Marc Chagall (1887-1985) Les mariés sur fond de la Tour Eiffel 24 x 19 5/8 in (61 x 50 cm) (Painted circa 1982-83)
Lot 34
Marc Chagall
(1887-1985)
Les mariés sur fond de la Tour Eiffel 24 x 19 5/8 in (61 x 50 cm)
Sold for US$ 751,500 inc. premium

Impressionist & Modern Art

16 Nov 2016, 16:00 EST

New York

Lot Details
Marc Chagall (1887-1985) Les mariés sur fond de la Tour Eiffel 24 x 19 5/8 in (61 x 50 cm) (Painted circa 1982-83)
Marc Chagall (1887-1985)
Les mariés sur fond de la Tour Eiffel
signed 'Marc Chagall' (lower left and again to the reverse)
oil on canvas
24 x 19 5/8 in (61 x 50 cm)
Painted circa 1982-83

Footnotes

  • Provenance
    Valentina (Vava) Brodsky Chagall, the artist's wife, Saint-Paul de Vence.
    Private Collection, California.
    James Goodman Gallery, New York.
    Private Collection, New York (acquired from the above in 2003).

    Exhibited
    Moscow, Pushkin Museum, Chagall Centennial, September 1987.
    Moscow, Centre of Arts, Marc Chagall: Paintings, Graphics, 2002, no. 32.

    Literature
    I. Antonova, A. Voznesensky and M. Bessonova (eds.), Chagall Discovered, From Russian & Private Collections, New York, 1988, no. 85 (illustrated p. 130).

    The Comité Chagall has kindly confirmed the authenticity of this work.

    'I think that only love and uncalculated devotion towards others will lead to the greatest harmony in life and in art which humanity has been dreaming of for so long. And this must, of course, be included in each utterance, in each brushstroke, and in each color.' (Marc Chagall quoted in J. Baal-Teshuva (ed.), Chagall. A Retrospective, Westport, 1995, p. 208).

    Love and marriage are central to Chagall's work and stand as the most prominent theme in the rich tapestry of life and human emotion that is woven through his oeuvre. He married his first love, Bella Rosenfeld, in 1915. He had been immediately struck by this young Belarusian writer, declaring after their first meeting 'Her silence is mine, her eyes are mine. It is as if she knows everything about my childhood, my present, my future, as if she can see right through me.' (op. cit. p. 44). Their happy marriage however came to a tragic and premature end when Bella died from a viral infection in 1944 during their wartime exile in the United States. The loss was devastating for Chagall and, following the Second World War, his almost obsessive depiction of lovers is often described as a homage to Bella and their enduring love: 'Bella as goddess, Bella as Venus, Bella as Bathsheba... Bella as a white whish of rocket soaring toward the moon. Even after her death, whenever he painted a bride it was Bella" (S. Alexander, Marc Chagall, A Biography, New York, 1978, p. 82).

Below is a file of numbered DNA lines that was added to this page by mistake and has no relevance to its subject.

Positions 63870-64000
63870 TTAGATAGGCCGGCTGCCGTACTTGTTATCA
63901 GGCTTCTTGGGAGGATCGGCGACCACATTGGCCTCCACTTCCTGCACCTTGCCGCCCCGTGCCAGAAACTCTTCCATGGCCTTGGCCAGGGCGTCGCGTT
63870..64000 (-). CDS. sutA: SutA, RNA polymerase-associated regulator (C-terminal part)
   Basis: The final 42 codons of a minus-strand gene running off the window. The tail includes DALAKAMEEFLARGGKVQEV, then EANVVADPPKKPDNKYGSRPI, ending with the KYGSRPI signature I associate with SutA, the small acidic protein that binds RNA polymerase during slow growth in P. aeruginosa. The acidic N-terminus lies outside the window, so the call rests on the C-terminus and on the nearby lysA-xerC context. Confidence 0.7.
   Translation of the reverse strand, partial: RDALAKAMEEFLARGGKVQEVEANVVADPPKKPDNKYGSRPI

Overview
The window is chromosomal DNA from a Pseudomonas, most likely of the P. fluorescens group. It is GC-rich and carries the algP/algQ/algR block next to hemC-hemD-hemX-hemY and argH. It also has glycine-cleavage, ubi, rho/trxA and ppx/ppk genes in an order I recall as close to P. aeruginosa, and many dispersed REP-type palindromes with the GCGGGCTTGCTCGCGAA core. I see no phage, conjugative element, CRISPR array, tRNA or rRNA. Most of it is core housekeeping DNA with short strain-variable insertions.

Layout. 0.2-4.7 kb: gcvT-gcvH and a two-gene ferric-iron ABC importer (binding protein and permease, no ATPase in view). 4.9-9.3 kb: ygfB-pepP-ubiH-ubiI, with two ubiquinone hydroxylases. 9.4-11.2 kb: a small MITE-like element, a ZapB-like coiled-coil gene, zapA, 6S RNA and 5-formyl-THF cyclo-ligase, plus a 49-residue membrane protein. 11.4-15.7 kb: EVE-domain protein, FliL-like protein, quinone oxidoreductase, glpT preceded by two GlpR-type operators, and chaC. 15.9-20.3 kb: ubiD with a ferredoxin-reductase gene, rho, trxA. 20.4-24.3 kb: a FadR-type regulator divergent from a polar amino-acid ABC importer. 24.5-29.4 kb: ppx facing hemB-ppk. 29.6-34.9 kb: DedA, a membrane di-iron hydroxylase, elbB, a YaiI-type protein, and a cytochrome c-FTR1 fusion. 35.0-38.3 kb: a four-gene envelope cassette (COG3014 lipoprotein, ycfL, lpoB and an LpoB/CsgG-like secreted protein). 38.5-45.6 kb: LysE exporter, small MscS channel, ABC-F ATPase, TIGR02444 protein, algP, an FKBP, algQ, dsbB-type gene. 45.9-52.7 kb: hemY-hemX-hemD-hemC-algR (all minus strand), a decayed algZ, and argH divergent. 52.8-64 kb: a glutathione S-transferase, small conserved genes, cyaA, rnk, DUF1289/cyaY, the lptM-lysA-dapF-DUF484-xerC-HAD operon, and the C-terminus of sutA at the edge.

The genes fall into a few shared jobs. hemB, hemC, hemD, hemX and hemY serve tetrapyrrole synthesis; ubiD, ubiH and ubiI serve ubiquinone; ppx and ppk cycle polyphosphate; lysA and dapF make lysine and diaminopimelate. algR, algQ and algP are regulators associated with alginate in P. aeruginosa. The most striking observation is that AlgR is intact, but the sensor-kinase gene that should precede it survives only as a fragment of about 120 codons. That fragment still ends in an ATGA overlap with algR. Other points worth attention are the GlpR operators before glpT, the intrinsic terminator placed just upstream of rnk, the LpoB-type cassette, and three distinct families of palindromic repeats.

In Les mariés sur fond de la tour Eiffel, Chagall imbues his bride with new life. Taking precedence in the composition she is positioned centrally, resplendent in white, while by comparison her artist lover appears less animated, fading into the background under veils of translucent blue. Suffused by deep sapphire tones throughout, the composition describes a moment of intimacy for the lovers under the crepuscular shimmering of a rising crescent moon. The presence of the cockerel, a symbol of fertility in Chagall's iconography, reinforces the quiet union of the couple as they gently clasp hands and gaze into each other's eyes.

    With the Eiffel Tower clearly visible to the upper left, Les mariés sur fond de la tour Eiffel seems to look back to the Paris Series, a cycle of large paintings that Chagall had begun in the year of his marriage in 1952 to Valentine Brodsky, known as Vava. Their meeting just a few months previously was a decisive moment in Chagall's life and work. It inspired new creative energy and exuberance and no doubt drove the series, which was to occupy the artist for the following two years. The compositions were inspired by a sequence of sketches that Chagall had completed just after the end of the Second World War featuring notable Paris landmarks such as the Panthéon, the Champs Elysées and Notre-Dame. These celebrated monuments held particular significance in the post-war environment, and particularly for Chagall, as emblems of re-birth. His home town of Vitebsk had been destroyed in the war and Paris had now become a new backdrop for his whimsical, dream-like universe, 'the Paris of which I dreamed in America' Chagall later explained 'I rediscovered enriched by new life, as if I had to be born again, dry my tears and start crying again. Absence, war, suffering were all needed for that to awaken in me and become the frame for my thoughts and my life. But that is only possible for one who can keep his roots. To keep the earth on one's roots and find another earth, that is a real miracle.' (Chagall quoted in F. Meyer, Marc Chagall Life and Work, New York, 1964, p. 529).

    This new setting also allowed Chagall to imagine his beloved Bella enveloped by the romantic city where they had spent precious time together in the years before the war. Yet by referencing Paris in his works from the early 1950s until the end of his career Chagall also bore testimony to his belief in regeneration and new beginnings in face of loss. By the time he painted the present work, Chagall had been living contentedly with Vava in the South of France for nearly three decades.
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